I Would Make a Really Lousy Hooker

Sensible hooker shoes

There are few activities I loathe more than trying to sell something. Even if it’s a worthwhile product like my son’s upcoming Boys Scouts microwave popcorn fundraiser, the whole selling process makes me feel like a slimy used car salesman. I despise being a bother or a pest and I don’t like trying to convince people to buy something they may not want or need.

The thing I hate selling the most is myself. My Catholic upbringing instilled a certain amount of humility in my veins, so the thought of shouting, “Look at me! Aren’t I great?” would feel akin to a mortal sin that would cost me three Hail Marys and six Our Fathers in the penance box.

Truth be told, I’m generally a likeable person. Whatever I do, I do it with enthusiasm. And I’m a very hard worker. But I would feel really uncomfortable if I was forced to go around town tooting my own horn about it.

This is why I would make a really lousy hooker.

Of course, if I happened to land a job in the world’s oldest profession, I would try to be the best damn hooker I could be. I could see myself on a street corner, wearing sensible Payless Shoes heels and a Victoria’s Secret pushup bra, striving to look attractive in a crowd of other gals with taller platforms and manufactured breasts that don’t need help standing at attention. Rather than promote myself, I would silently hope my potential customers would inherently sense that I was generally likeable, enthusiastic, and a hard worker and pick me for my good company.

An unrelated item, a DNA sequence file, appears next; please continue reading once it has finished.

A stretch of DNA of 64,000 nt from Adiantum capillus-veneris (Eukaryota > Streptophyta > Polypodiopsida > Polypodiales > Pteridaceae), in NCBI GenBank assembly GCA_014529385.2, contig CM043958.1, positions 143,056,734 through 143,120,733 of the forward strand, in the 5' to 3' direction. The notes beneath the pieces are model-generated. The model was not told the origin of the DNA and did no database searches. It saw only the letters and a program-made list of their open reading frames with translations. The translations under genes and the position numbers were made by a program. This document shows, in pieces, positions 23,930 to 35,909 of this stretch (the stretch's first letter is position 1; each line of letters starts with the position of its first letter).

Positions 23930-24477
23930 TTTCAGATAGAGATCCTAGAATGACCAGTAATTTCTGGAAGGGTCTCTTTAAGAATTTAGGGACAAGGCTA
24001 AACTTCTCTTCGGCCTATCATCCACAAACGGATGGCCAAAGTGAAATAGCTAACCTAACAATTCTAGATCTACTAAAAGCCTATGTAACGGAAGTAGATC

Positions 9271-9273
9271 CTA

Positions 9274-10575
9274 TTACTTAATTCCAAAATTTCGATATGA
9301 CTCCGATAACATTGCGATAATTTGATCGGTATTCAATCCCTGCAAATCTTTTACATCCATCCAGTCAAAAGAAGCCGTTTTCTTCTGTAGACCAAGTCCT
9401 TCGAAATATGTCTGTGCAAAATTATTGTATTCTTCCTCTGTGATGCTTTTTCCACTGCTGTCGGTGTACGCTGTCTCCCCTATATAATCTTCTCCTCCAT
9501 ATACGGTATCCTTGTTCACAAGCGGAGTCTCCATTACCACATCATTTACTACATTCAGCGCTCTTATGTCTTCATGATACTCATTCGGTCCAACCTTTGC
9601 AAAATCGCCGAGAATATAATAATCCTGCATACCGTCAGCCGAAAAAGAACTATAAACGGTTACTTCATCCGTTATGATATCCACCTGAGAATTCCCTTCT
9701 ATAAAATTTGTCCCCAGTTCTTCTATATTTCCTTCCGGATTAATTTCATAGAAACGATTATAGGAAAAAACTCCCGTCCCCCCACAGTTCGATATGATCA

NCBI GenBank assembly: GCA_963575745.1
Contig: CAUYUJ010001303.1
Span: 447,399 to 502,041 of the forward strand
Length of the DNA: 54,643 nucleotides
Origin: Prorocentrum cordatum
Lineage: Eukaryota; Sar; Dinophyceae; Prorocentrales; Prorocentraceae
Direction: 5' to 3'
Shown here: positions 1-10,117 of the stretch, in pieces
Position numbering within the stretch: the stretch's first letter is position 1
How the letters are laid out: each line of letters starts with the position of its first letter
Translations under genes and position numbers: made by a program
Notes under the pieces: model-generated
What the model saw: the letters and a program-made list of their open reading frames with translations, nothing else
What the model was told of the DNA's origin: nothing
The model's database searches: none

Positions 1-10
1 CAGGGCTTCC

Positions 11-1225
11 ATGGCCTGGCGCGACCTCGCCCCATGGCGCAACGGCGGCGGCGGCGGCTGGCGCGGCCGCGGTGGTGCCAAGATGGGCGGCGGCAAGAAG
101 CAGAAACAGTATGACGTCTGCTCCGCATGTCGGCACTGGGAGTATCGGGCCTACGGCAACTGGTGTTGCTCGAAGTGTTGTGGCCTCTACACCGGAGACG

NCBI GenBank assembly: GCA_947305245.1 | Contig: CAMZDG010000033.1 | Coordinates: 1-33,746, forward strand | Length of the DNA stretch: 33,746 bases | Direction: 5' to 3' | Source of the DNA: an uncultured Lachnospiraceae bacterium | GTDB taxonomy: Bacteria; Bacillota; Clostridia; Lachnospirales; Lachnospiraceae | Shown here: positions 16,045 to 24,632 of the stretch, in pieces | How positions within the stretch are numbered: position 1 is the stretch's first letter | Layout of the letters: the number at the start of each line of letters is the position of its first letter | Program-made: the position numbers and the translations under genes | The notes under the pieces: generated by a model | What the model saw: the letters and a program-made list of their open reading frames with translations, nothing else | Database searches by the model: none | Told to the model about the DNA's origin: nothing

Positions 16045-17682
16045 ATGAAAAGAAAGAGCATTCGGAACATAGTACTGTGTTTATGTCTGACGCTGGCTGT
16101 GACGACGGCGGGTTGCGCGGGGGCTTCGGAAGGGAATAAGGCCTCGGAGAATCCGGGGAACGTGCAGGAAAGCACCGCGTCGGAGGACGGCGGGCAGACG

I bring up this hooker analogy because this is the way I felt the past couple of weeks. I had to sell myself in a recent election, and I was wishing I had Heidi Fleiss doing the hawking for me.

I’ve been serving on the board of Neighborhood Council Valley Village for about a year and a half in a Homeowner’s seat, and now I was running for the Education seat. I’m a hard worker, I’m dedicated to education, and I enjoy volunteering in my community. Most people who meet me seem to like me. Either that or they’re faking it really well.

I thought I’d be a good fit.

And I probably would have been if I had run unopposed. But a lovely woman who actually works in education threw her hat into the ring, so now I was expected to campaign.

Six of seven incumbents including myself were running for re-election, and we called ourselves The Slate of 6. The others are knowledgeable, extremely dedicated and completely deserving of another term in office.These candidates knocked on doors, shook hands, introduced themselves and delivered handbills promoting The Slate of 6.

The thought of trolling door to door like a persistent Jehovah’s Witness was terrifying. Also, I happened to be swamped with work. So instead, I created daily Facebook posts telling everyone to save the date and vote for The Slate of 6. After a while, I felt like The Slate of 6 was a recorded loop over a bullhorn, and I got that slimy used car salesman feeling whenever I ran into a Facebook friend.